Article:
I have finally found time to play through Mass Effect, a game I bought more than five years ago. Now I am annoyed that it took so long time for me until I started playing it. It also took quite a long time for me to stop playing the game, about 40 hours of play to go through the full story. The reason is that it simply has one of the best storylines of any game I have played.
When humanity discovers a cache of technology on Mars in 2148, built by an advanced but extinct galactic civilisation called the Protheans, we are able to adapt and use this technology to perform swift interstellar travelling. It also means that we are able to join the inter-stellar community and its political system, with political manouvering on galactic level.
The story in the game starts 35 years later. The player controls a veteran soldier, called Shepard, who is sent with the experimental space vehicle to Eden Prime, a human colony planet, to retrieve an old Prothean beacon that was found during an archeological survey. When arriving at the colony, it is under attack from the geths, a robotic race, for reasons that are not clear from the beginning. From that point the plot uncovers bit by bit, and by the end of the game everything is on such a grand scale that it induces vertigo.
One really good thing in the game world is that humans really is a minority species on the galactic level. The 35 years of contact with the other civilisations are really nothing compared to the many thousands of years that the galactic council has been active. The other species do not trust the human newcomers, and we are to a large degree excluded from the inter-stellar political life. This true unimportance contrasts well with the tendency in many other science fiction settings to always put humans in the leading position of all significant activities. On the other hand, all species speak English, but I found no explanation in the game for this behaviour. Either they are only polite to the linguistically limited humans, or some kind of quick-translation technology is involved.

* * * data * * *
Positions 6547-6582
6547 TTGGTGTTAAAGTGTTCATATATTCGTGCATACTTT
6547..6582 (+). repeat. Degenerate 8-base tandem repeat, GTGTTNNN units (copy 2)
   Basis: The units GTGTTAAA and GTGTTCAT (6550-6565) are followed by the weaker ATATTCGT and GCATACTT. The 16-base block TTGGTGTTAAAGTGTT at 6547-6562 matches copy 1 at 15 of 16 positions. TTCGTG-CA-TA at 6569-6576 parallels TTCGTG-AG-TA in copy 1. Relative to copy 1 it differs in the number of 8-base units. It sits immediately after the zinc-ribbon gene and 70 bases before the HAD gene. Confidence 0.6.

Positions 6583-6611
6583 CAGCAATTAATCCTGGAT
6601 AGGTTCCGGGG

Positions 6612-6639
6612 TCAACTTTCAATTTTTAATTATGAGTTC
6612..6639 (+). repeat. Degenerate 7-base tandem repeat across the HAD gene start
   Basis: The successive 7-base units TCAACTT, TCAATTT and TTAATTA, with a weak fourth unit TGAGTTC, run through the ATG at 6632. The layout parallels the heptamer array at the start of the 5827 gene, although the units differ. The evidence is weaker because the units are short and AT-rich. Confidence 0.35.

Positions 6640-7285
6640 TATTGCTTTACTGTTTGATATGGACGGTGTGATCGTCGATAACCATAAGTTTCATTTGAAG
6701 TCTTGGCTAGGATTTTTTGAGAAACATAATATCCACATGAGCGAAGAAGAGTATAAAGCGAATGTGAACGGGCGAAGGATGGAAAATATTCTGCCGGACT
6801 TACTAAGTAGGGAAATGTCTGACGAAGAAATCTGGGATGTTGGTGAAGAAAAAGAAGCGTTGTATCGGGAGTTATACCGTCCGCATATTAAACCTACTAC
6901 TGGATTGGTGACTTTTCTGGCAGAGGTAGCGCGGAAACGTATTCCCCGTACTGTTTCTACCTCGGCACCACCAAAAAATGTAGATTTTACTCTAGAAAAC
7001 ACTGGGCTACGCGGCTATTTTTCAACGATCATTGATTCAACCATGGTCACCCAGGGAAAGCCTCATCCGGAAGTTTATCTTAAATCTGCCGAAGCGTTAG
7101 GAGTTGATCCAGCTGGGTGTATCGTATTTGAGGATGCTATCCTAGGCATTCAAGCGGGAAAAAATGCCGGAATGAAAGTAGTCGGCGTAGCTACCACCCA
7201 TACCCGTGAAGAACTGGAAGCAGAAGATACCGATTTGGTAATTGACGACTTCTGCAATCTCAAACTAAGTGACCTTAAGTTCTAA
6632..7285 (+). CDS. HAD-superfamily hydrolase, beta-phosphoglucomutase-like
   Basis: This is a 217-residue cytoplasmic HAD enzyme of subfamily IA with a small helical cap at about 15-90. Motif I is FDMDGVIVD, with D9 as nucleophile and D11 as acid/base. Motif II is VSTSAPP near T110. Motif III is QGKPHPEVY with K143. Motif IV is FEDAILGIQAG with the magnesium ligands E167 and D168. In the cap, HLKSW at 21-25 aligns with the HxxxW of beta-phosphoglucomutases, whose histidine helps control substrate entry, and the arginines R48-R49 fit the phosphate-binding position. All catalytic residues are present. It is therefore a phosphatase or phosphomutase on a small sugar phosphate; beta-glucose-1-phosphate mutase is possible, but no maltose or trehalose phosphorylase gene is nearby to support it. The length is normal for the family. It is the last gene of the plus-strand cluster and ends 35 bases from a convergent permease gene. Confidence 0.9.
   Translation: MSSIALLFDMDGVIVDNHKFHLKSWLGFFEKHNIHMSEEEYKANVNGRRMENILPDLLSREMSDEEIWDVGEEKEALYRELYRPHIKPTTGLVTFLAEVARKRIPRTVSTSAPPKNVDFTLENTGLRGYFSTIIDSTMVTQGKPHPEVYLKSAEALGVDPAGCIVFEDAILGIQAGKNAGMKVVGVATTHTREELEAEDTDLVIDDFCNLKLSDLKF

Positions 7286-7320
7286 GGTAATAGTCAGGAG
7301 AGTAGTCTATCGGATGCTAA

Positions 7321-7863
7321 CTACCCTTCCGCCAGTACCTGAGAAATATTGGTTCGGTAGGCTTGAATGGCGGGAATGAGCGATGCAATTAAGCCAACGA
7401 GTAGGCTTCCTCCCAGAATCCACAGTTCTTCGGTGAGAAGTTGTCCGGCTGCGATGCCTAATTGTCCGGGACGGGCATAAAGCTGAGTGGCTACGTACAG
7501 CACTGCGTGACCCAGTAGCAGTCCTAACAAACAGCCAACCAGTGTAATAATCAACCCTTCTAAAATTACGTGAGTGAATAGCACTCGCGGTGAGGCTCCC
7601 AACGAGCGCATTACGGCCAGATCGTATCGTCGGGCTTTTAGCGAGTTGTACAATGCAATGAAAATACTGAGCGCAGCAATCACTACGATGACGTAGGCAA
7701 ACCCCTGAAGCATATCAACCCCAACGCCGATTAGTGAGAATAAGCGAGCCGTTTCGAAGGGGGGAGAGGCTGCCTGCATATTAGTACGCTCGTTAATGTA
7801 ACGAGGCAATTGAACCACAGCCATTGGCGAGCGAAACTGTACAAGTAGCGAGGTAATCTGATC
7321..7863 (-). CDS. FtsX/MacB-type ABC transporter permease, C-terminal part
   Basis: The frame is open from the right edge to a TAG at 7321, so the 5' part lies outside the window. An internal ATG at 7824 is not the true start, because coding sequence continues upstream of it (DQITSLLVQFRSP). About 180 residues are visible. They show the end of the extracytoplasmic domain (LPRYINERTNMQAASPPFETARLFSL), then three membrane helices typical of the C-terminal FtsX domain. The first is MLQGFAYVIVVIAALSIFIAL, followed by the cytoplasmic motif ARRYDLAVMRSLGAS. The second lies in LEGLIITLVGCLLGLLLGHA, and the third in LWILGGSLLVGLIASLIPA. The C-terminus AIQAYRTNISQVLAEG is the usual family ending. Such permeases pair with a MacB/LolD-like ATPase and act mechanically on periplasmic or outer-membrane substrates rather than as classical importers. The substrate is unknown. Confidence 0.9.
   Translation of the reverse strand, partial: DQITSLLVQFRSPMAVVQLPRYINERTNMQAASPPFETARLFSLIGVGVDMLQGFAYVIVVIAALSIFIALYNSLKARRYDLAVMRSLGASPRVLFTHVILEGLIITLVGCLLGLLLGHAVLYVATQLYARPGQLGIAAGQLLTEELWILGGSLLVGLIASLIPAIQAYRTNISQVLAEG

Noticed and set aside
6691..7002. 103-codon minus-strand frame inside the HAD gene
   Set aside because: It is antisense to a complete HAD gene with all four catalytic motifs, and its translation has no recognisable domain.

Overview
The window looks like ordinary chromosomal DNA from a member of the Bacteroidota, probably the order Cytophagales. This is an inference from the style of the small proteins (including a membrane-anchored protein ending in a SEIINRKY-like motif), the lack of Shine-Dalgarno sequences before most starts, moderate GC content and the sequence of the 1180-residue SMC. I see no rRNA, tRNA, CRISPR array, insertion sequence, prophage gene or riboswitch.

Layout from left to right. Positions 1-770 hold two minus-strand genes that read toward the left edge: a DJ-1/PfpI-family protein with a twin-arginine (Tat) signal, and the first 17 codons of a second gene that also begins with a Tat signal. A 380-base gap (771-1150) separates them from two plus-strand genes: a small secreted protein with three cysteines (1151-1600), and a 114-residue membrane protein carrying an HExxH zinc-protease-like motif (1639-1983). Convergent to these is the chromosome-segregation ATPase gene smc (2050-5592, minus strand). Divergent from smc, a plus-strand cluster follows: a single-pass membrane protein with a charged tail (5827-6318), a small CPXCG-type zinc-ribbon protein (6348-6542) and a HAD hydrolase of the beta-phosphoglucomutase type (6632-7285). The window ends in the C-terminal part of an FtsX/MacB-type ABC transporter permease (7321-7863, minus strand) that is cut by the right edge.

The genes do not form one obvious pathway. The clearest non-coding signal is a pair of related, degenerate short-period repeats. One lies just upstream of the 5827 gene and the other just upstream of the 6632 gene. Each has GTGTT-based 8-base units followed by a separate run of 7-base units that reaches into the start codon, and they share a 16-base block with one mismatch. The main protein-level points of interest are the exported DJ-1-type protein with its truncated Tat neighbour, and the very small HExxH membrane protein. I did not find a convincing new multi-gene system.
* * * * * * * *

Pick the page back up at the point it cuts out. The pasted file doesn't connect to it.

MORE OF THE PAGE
Another good aspect of the game is that the choices of the player matter to a very large degree. At the start of the game, the player not only choose a specialisation but also gender and background. These choices affect how the story is played out and how the other characters in the game interact with the player. In addition, there is a clever dialogue wheel used when talking with other characters, and the chosen dialogue options will also have impact on the game. All dialogues are made with voice actors, mostly with very good results. More importantly, fundamental choices have to be made at several points in the story which the player has to make without having all the facts clear, and then has to live with the consequences. This open ended story-telling is really what makes this game great.
To make up for the great storyline the game has a hopeless user interface. It is often needed to micro-manage the inventory, but there is no real inventory to manage. Instead there is an unsorted list of equipment in different categories that are not visible at the same time. In addition the large number of technical glitches that I encountered was really annoying. It is easy to assume that a game that was released on Windows in 2008 would have had sufficient time to be patched up to work flawlessly in 2014, but that is not the case here. About a dozen times while playing Shepard ended up outside the game geometry forcing a reload of the game. The sound effects in some of the areas were not functioning correctly.
Despite the technical annoyances, Mass Effect is a very good game. Knowing that there are two sequels to the game, there is a certain risk that I will play them as well at some time in the future.